Client: Private, Residential
Location: Loggerheads, Staffordshire
Completion Date: Planning consent approved October 2015. Proposed completion 2016.
We were initially appointed by our client to assist with unresolved Building Control issues for an ongoing project that was stationary. The scheme for a detached granny annex within the grounds of the client’s farmland required comprehensive architectural attention for the project to regain momentum in the right direction.
The client eagerly needed help from Croft Architecture to step in and successfully resolve the matters impeding their projects progression and to propel their scheme forwards.
Upon meeting with client and surveying the site, it was clear that there was an alternative advantageous planning direction to take. If the planning consent for the detached annex could be changed into a permission for a detached house as a ‘separate dwelling’ it would save the client a significant amount of money. This direction meant that they would be able to save 20% VAT on a new build project.
This now meant a complete change in tack from resolving Building Control matters to amending the existing planning application for a change of use in endeavour to save our client money.
The client had the correct planning consent that they required to complete the detached annex on their land, but the cost of the build would be subject to 20% VAT.
The benefits of re-submitting the planning application to gain permission for the annex as a ‘separate dwelling’ would mean that the project would be classed as a new build scheme and the client would be able claim back the 20% VAT. This route would not only save the client thousands of pounds, but they would also be able to sell the dwelling as a separate entity from the existing farmhouse on their land.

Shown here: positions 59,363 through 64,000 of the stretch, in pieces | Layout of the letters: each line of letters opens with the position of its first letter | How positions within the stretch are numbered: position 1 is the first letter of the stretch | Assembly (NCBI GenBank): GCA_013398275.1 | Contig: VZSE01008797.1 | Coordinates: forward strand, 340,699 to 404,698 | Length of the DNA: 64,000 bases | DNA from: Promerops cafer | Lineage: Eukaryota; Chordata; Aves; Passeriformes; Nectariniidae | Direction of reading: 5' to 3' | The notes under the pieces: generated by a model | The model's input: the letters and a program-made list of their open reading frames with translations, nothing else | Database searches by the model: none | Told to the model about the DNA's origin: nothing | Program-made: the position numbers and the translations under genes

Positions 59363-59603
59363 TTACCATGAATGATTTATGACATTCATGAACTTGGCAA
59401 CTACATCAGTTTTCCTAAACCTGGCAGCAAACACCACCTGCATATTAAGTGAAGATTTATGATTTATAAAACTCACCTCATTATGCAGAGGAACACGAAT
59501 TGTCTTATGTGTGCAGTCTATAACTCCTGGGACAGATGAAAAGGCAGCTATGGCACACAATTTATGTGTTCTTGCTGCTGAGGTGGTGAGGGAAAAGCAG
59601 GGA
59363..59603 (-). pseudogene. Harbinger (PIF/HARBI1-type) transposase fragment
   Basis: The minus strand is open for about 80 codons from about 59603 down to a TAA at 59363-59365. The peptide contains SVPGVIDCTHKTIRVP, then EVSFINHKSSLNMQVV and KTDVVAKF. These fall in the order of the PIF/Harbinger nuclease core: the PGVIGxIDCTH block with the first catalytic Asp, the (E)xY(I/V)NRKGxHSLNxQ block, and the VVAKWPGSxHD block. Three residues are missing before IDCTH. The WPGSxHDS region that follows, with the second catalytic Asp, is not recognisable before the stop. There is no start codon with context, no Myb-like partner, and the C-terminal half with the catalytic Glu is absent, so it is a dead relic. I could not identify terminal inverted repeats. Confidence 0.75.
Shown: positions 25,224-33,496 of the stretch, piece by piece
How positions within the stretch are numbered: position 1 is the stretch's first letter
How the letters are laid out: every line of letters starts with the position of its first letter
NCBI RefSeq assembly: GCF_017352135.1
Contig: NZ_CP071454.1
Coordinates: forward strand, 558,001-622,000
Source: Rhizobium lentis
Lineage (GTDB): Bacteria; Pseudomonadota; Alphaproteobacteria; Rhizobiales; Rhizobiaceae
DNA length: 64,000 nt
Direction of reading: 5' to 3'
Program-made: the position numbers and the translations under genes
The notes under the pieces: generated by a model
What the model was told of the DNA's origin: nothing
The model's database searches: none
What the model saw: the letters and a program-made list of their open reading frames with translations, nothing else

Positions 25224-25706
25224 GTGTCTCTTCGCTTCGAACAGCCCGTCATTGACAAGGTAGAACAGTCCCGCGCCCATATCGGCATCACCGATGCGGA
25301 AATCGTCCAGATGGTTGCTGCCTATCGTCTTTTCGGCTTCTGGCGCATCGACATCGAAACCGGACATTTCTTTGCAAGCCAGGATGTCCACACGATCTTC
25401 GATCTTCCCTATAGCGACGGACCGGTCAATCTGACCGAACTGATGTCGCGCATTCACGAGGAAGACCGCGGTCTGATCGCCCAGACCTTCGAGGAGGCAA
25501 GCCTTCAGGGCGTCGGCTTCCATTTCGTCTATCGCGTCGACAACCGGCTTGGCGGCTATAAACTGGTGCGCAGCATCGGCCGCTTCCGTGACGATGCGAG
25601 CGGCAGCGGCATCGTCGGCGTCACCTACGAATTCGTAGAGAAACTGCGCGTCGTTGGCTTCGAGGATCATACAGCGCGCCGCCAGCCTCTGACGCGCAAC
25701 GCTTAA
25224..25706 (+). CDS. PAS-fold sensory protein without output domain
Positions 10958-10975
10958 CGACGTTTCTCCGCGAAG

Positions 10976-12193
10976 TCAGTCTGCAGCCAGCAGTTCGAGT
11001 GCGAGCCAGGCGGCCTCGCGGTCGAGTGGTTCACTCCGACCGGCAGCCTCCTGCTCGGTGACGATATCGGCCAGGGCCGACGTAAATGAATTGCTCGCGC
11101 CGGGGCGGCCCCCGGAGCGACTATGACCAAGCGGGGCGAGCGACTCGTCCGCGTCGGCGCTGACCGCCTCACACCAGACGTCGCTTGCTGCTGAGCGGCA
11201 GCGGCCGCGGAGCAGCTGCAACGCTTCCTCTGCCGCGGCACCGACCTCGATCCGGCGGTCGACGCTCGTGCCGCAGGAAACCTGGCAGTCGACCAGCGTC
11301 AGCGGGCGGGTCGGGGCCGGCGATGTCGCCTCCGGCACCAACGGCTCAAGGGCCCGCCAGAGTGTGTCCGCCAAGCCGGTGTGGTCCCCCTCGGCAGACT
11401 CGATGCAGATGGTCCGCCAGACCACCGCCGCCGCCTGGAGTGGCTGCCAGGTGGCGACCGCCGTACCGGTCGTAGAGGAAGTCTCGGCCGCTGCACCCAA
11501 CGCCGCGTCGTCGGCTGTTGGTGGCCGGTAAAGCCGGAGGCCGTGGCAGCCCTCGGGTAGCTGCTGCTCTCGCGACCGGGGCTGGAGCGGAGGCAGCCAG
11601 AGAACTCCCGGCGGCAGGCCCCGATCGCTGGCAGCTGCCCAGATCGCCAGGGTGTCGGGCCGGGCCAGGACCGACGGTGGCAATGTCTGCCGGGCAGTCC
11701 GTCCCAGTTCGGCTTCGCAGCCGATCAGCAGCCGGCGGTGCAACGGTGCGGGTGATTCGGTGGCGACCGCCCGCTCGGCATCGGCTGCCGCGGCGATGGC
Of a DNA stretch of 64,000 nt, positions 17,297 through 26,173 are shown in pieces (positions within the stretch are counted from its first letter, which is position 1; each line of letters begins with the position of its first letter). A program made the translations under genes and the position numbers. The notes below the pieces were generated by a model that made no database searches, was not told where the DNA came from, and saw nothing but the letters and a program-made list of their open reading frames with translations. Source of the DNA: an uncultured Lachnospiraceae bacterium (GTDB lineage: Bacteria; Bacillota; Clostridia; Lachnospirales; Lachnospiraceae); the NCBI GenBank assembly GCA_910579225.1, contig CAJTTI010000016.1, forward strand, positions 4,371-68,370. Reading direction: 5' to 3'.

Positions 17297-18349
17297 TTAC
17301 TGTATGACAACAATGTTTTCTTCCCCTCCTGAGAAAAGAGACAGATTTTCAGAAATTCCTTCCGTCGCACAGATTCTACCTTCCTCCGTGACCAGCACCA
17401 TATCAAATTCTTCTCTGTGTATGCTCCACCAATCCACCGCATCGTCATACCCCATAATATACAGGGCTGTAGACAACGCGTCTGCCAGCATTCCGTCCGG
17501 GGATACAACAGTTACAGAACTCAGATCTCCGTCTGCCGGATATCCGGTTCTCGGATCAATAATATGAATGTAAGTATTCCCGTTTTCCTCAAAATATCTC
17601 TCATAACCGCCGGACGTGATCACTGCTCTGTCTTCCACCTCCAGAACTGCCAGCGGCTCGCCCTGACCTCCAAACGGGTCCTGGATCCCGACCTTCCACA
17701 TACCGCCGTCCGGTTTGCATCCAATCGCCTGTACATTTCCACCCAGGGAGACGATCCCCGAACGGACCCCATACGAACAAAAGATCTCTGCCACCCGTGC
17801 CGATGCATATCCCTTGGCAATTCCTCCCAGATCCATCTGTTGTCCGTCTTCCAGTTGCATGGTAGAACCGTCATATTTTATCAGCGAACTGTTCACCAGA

The necessary amendments were made to resubmit the planning application to change the current approval for the detached annex into a separate dwelling on behalf of our client.
The initial re-submission was refused on the grounds of the property being situated in a sustainable location, however, we prepared a strong case to support the planning appeal reinforcing our clients’ application.
To support the application for approval we identified that the annex is an existing building and is part of the network of the original working farm. It already has planning permission for the use as an annex and has undergone rebuilding and conversion, accommodating the same amount of floor space.
The building is already in use and provides a living area, kitchen, bathroom and bedrooms. The annex is not reliant upon the main house for utilities and services and is occupied as a residential unit without a link to the main house.
As a result there would be no changes to the appearance of the property in terms of domestic equipment and will not create a visual impact on the immediate or local area. The only difference would be that the building could be occupied as a separate dwelling.
We presented the supporting evidence on behalf of our client to the planning committee meeting and we successfully received a positive result. The client was granted planning permission for a change of use from an annex to a detached dwelling.
Whilst the project was granted the desired planning permission, saving the client a significant amount of money (2867 % ROI) and creating flexibility for future property management. The final outcome could have been more valuable in terms of time, money and anxiety saved had we been able to provide guidance from project inception.